Did Your Cell Phone Amber Alert Scare You Too? Here's Some Info

 Last night my TV was having an Amber Alert go off and right after that, my phone went off on it's own Amber Alert.  If I had not seen the TV alert first, I might have gone running, screaming from the room, thinking my phone was going into battery overload and explode.  (Sure, I might have seen way too many sci-fi movies.  What of it?)

But instead, it was just a new wrinkle in our phone technology.

Don't be fooled.  What went off on your phone was not just an Amber Alert.  On my phone, it's called "Emergency Alerts" and it goes off for critically important issues in addition to Ambers. Last night's alert was for a child abduction.  But I also have an older alert in my records for a flash flood warning alert.  So for me, (on my Verizon Motorola Razr M), it's a general alert system.

This alert system was technically started at the beginning of this year (2013) and is from FEMA as part of a nationwide program.

Depending on what region you live in, you might have old messages from Hurricane Sandy in your records.

According to sources, the alerts are limited to 90 characters and you do not get a text message charge for receiving them.  Also, if you want, apparently you can opt out of the program.  Though for the life of me, I'm not sure I see a reason why I'd want to opt out.  For a few reasons.

Like noted earlier, I have alerts for a flash flood warning in my records* and now the Amber Alert.

*I found my records under the folder where all my apps are, under a short cut called "Emegency Alerts."  It may be somewhere different for you.

I had no problem knowing about a potential hazard zone that I'm in. 

Also, if I had a child go missing, I'd be fervently hoping no one opted out so that everyone near and around me would know about my plight and somehow, someone out there I don't know, could help me out.  Hence, since I want the help, if ever needed, I in turn, make myself available to provide the same assistance.


Now there are issues with the system.  For one, the hour that an alert is transmitted.

Looking around the web, I've seen where folks have grumbled when they learn their phone pushes emergency alerts at 4am, and the like.  I suppose that could rumple my feathers.

Others are just scared when their phone screams at them.  (Once I got up from jumping out of my seat and dusted myself off, I tried to look like I knew what was going on!)

Supporters of the system want to see it used responsibly... which means finding a fine line of a balance between what time alerts go out, versus the emergency.

For me, if a wall of water (flash flood) was hurtling towards me... sure, wake me up at 3am.  I'll let that one slide.  Alien crafts hovering in the sky with death beams lancing out at the ground... I don't know.  Would knowing save my meager little life?  OK, wake me up.  I'd like to at least see this.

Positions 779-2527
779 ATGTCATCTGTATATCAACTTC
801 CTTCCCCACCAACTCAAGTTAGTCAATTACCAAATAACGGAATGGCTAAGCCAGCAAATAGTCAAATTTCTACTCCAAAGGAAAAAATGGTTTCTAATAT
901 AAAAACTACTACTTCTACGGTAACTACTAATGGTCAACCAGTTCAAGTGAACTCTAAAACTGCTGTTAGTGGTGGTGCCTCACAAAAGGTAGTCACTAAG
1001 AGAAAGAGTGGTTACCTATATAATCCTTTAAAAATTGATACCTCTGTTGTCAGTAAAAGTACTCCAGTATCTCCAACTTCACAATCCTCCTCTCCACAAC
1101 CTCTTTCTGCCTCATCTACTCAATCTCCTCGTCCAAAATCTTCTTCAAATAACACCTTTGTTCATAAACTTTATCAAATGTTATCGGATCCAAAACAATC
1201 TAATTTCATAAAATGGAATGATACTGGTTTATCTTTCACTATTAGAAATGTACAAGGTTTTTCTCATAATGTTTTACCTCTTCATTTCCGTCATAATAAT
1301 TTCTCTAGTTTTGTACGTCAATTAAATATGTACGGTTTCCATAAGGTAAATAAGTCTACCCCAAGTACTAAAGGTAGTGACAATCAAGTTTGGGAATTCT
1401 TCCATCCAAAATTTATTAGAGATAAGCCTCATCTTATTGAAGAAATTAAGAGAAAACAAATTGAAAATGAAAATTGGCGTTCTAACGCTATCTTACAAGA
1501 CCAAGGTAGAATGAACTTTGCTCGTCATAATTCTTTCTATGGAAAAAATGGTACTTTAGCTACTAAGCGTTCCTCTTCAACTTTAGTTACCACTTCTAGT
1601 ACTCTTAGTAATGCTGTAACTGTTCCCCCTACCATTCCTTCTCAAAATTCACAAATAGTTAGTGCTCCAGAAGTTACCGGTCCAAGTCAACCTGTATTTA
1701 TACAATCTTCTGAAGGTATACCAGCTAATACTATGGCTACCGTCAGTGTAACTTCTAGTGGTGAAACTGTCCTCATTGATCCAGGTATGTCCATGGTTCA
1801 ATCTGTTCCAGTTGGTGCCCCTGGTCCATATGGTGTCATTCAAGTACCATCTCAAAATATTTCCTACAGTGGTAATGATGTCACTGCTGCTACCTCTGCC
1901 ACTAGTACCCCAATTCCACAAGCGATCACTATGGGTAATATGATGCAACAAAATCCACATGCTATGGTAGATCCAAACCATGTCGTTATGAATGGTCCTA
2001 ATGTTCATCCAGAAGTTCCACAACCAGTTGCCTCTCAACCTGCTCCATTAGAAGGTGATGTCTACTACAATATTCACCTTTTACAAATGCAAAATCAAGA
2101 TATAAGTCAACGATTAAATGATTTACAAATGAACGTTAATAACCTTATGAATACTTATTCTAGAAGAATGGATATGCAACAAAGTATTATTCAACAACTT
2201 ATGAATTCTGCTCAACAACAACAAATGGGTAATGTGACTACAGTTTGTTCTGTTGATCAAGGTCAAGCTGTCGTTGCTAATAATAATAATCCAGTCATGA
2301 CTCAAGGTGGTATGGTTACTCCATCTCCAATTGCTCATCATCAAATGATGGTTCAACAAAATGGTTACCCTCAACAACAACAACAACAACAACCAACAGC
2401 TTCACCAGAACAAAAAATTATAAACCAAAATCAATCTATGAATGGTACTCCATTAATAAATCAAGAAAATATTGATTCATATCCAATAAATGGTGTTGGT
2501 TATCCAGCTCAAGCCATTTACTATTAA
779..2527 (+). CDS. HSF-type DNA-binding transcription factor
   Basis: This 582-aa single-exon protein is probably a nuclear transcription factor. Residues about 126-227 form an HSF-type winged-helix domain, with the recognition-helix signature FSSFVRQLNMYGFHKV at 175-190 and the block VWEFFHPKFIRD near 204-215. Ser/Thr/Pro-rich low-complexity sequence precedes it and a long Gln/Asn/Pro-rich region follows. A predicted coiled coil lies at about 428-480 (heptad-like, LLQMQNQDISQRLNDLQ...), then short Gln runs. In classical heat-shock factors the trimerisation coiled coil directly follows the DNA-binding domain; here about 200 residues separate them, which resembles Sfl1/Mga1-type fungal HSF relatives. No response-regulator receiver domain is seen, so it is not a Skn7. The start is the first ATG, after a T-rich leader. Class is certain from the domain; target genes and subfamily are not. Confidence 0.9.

Usually, the alerts are regionally driven.  Meaning last night's alert might not have reached Northern CA customers.  But in this case, a man who killed a woman and may have kidnapped a child was suspected of being on the move and they had to deliver the alert in any potential direction he was going.  In this case, the person was suspected of heading to Texas.

For me, sure, it was a scary tone alert, but for a worthy cause if they catch this bastard.


This emergency alert system is a joint effort between

Cellular Telecommunications and Internet Association (CTIA),

the Federal Communications Commission (FCC)

and Federal Emergency Management Agency (FEMA).

Notifications are delivered through the Wireless Emergency Alerts (WEA) program.

They claim one can opt out of receiving these alerts, but the options I've found don't seem to be available on my own phone.  And I dug around in all kinds of places on my phone.  And apps, being as they are, are pretty inconsistent as to where specific settings can be found.

But per sources (CBS News) they say you can opt out:

"mobile phone owners can send the keyword "help" to the short code 26237 (AMBER). To enroll or modify, send the keyword "Amber + 5-digit zip code." To cancel send the keyword "stop." "


Since this is a relatively new program, the service is on newer phones.  Hence, if you live in a household where someone might update their phone or another person has not, more than likely, only one of them will get the alert.

Early forms of alerts were pretty barren, saying something like, there is an Amber Alert in effect, go look it up.  But last night's alert had good information about the man and his vehicle.

Last night's bleep alert was the first Amber Alert sent in CA.  But there have been 19 such alerts across 14 states since the system's inception.

The fact that this alert startled people and folks are mainly unaware of what this system could do, is a dig against the process, but I'm not sure where.  Should we yell at the news media for not reminding us?  The system admins themselves for not getting the word out better?

Try as one might, no matter what venue one tries to communicate with, most folks won't pay attention unless it impacts them directly, or completely forget about it.

It's hard to find the right way to keep people apprised, so maybe, when they get blasted by a cell phone tone, then they'll learn all about it.



I'm also betting, since this gave people a good startle, that some may not be aware what happens when you dial 911 on your phone!  The last time I did, it locked my phone out from me while they triangulated my location!

This was a few years ago, and I presume, it might be a bit more advanced and less obtrusive now-a-days.  But hey, expect the unexpected.

If you think about it, your smartphone is nothing less than a small, networked computer.  And yes, I guess it can still make phone calls too.

Good Resource on the Issue: {.wirelessfoundation.org/}

Other Sources: The Big Story, LAIST,

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